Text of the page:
What is a root canal, and why do they get such a bad reputation? There is so much confusion surrounding them, which leads to people feeling terrified. Due to a lack of information and maybe a few horror stories, many people are left feeling terrified of a root canal procedure. The main concern is usually surrounding the root canal pain they’ll feel during and after, and about the length of the root canal recovery time. We’re here to tell you the good news – a root canal procedure really isn’t as bad as people make out, we’re going to outline it for you to try and dispel any fears you may have.
What is a Root Canal?
A root canal is technically called an endodontic treatment. It comes from the Greek words “Endo” and “odont” which literally means the inside of the tooth, which makes sense when you know a root canal procedure addresses decay or infections inside the tooth. The make-up of your tooth is a soft layer encased in a hard layer of enamel. The core of your tooth is made up of nerves and blood vessels known as pulp.
In all honesty, an infection on the inside of your tooth can cause pain or inflammation to the soft tissue. Infections can be caused by repeated dental procedures, deep decay or a chip or crack in the tooth. Root canal pain occurs when inflammation is caused by injury of the tooth, which can present without any visible defects. Left untreated, this can develop into an abscess, which is where a root canal procedure comes in.
Root Canal Procedure
The dentist will start the procedure by taking an x-ray of the tooth and the surrounding area. They are looking for decay, which shows up as darker spots on the film. If you have an abscess, the dentist will typically treat this before they perform the root canal procedure.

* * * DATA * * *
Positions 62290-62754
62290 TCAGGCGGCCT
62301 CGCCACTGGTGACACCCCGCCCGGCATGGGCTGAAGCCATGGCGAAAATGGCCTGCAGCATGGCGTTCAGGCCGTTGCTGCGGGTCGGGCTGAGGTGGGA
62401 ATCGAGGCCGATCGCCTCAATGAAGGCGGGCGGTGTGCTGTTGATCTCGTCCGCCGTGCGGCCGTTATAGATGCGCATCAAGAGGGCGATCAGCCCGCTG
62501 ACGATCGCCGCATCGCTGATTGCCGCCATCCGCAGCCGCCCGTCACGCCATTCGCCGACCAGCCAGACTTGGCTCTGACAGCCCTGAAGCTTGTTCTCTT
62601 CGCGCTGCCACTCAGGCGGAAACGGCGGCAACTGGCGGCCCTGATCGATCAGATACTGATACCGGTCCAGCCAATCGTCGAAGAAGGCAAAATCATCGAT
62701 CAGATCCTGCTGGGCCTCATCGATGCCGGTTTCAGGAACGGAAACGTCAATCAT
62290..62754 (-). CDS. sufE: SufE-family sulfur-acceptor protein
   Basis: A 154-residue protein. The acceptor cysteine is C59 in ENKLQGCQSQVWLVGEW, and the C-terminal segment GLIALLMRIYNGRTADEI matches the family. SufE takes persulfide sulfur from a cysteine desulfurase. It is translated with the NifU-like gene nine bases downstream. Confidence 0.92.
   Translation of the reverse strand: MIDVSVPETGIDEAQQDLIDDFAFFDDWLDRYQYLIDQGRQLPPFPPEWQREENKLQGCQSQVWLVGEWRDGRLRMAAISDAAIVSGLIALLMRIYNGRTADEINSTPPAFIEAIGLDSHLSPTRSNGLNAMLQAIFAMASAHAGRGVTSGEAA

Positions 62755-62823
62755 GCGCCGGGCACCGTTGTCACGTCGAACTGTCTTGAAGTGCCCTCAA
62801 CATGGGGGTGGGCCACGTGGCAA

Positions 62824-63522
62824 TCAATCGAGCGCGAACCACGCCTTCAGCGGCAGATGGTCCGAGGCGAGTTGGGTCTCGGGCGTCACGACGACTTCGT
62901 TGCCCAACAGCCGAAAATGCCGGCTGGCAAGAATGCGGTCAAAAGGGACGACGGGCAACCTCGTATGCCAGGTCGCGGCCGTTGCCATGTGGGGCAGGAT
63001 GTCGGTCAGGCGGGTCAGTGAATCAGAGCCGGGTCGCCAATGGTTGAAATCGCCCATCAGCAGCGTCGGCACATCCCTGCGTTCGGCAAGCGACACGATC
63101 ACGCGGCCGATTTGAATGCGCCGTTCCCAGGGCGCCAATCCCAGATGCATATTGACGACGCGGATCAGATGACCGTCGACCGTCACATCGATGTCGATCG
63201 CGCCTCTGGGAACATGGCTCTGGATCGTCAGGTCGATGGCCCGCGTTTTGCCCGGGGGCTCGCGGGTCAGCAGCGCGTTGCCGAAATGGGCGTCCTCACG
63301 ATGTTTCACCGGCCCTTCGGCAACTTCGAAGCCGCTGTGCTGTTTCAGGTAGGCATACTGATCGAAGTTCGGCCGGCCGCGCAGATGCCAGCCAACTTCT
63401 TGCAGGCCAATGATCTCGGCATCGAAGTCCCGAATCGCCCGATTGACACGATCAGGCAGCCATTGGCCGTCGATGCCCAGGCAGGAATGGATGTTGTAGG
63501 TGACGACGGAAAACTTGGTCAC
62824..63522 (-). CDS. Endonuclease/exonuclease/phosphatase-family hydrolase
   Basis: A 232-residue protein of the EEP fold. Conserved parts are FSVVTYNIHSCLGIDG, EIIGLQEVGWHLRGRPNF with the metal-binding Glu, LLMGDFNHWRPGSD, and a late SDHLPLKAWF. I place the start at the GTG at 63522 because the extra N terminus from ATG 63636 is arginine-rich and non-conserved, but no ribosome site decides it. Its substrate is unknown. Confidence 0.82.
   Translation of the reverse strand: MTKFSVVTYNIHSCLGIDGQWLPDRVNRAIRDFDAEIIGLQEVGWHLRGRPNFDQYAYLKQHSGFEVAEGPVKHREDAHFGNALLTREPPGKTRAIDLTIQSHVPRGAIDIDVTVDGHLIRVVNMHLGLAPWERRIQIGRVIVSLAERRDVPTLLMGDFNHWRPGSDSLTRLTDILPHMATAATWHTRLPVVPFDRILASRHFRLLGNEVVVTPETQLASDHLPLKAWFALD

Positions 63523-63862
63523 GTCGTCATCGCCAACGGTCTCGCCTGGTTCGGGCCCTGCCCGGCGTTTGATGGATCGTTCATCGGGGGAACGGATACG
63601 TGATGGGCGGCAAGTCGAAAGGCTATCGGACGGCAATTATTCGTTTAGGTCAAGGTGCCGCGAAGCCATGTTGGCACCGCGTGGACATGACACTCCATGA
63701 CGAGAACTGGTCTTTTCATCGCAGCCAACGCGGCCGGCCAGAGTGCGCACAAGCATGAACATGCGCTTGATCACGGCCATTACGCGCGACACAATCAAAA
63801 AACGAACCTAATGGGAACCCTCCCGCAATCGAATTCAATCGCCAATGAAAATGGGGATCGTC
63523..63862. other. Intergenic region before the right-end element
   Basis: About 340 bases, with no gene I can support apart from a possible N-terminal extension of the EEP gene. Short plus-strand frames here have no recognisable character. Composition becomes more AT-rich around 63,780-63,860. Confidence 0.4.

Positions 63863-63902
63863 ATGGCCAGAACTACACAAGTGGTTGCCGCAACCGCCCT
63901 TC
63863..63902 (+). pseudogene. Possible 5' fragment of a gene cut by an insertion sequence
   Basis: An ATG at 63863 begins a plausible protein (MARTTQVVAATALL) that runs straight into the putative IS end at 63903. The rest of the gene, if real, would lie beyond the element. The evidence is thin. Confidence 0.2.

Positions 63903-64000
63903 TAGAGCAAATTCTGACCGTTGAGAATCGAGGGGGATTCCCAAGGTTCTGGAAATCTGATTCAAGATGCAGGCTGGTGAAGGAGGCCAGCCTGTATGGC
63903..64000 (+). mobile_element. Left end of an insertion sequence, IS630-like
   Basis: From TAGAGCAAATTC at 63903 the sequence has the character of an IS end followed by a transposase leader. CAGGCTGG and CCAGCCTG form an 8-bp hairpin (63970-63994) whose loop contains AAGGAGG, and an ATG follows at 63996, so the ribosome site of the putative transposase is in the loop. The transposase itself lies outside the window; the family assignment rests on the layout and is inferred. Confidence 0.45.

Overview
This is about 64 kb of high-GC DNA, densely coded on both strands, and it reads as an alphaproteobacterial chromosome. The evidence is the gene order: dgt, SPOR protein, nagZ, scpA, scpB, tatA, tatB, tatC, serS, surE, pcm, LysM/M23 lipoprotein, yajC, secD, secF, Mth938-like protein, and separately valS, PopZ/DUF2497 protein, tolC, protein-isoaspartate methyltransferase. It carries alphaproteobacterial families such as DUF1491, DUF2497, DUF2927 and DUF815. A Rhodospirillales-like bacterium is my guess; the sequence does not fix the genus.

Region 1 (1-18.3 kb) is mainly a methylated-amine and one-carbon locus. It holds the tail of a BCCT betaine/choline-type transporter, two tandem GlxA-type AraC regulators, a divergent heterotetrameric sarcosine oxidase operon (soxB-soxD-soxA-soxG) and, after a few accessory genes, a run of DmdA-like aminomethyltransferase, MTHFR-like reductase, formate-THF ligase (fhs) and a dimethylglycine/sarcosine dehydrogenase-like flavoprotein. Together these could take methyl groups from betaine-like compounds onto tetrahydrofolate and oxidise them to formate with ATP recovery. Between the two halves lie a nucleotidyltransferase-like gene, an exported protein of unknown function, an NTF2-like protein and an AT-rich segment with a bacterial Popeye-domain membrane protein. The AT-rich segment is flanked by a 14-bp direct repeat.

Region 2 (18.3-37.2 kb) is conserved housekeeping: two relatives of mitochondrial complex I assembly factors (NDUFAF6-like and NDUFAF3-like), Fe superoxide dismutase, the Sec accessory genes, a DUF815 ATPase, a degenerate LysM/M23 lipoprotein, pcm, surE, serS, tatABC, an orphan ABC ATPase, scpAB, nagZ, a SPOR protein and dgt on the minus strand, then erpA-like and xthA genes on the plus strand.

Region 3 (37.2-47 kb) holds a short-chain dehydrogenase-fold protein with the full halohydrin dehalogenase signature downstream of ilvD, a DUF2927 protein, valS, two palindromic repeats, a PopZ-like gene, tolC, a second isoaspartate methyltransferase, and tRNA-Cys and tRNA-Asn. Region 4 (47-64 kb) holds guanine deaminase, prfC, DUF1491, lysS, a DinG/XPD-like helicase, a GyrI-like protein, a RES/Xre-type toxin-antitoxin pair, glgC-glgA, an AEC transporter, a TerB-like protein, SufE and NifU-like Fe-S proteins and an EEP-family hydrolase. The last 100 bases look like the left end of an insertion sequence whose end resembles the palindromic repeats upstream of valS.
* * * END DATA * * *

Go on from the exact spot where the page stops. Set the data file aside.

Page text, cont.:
Thankfully, the first step after the x-ray is pain relief. The dentist will inject Novocaine into the site to numb your tooth and the surrounding gum line to ensure you feel minimum discomfort during the procedure. When it takes effect, the dentist will drill a small hole into the crown of your tooth. They scrape the pulp out of the roots and the pulp chamber before they shape the interior of the tooth. They will then fill in the empty chamber and seal the tooth to complete the root canal procedure.
Root Canal Pain
The great news is, despite the word on the street, most people report that having a root canal procedure is no more painful than a traditional filling, and they get instant relief. It is possible to feel slightly sore and tender for a day or two after the numbing agent wears off, and your tooth may also be slightly more sensitive for a few days. However, this is usually minimal and some people report no pain at all.
Root Canal Recovery
In more potentially surprising news, root canal recovery time is usually minimal, with most people going back to their normal lives almost immediately. You may want to avoid eating very hard, hot or cold foods on the day if you’re sore or sensitive, and it’s also a good idea to wait until the numbing agent wears off before attempting to eat something!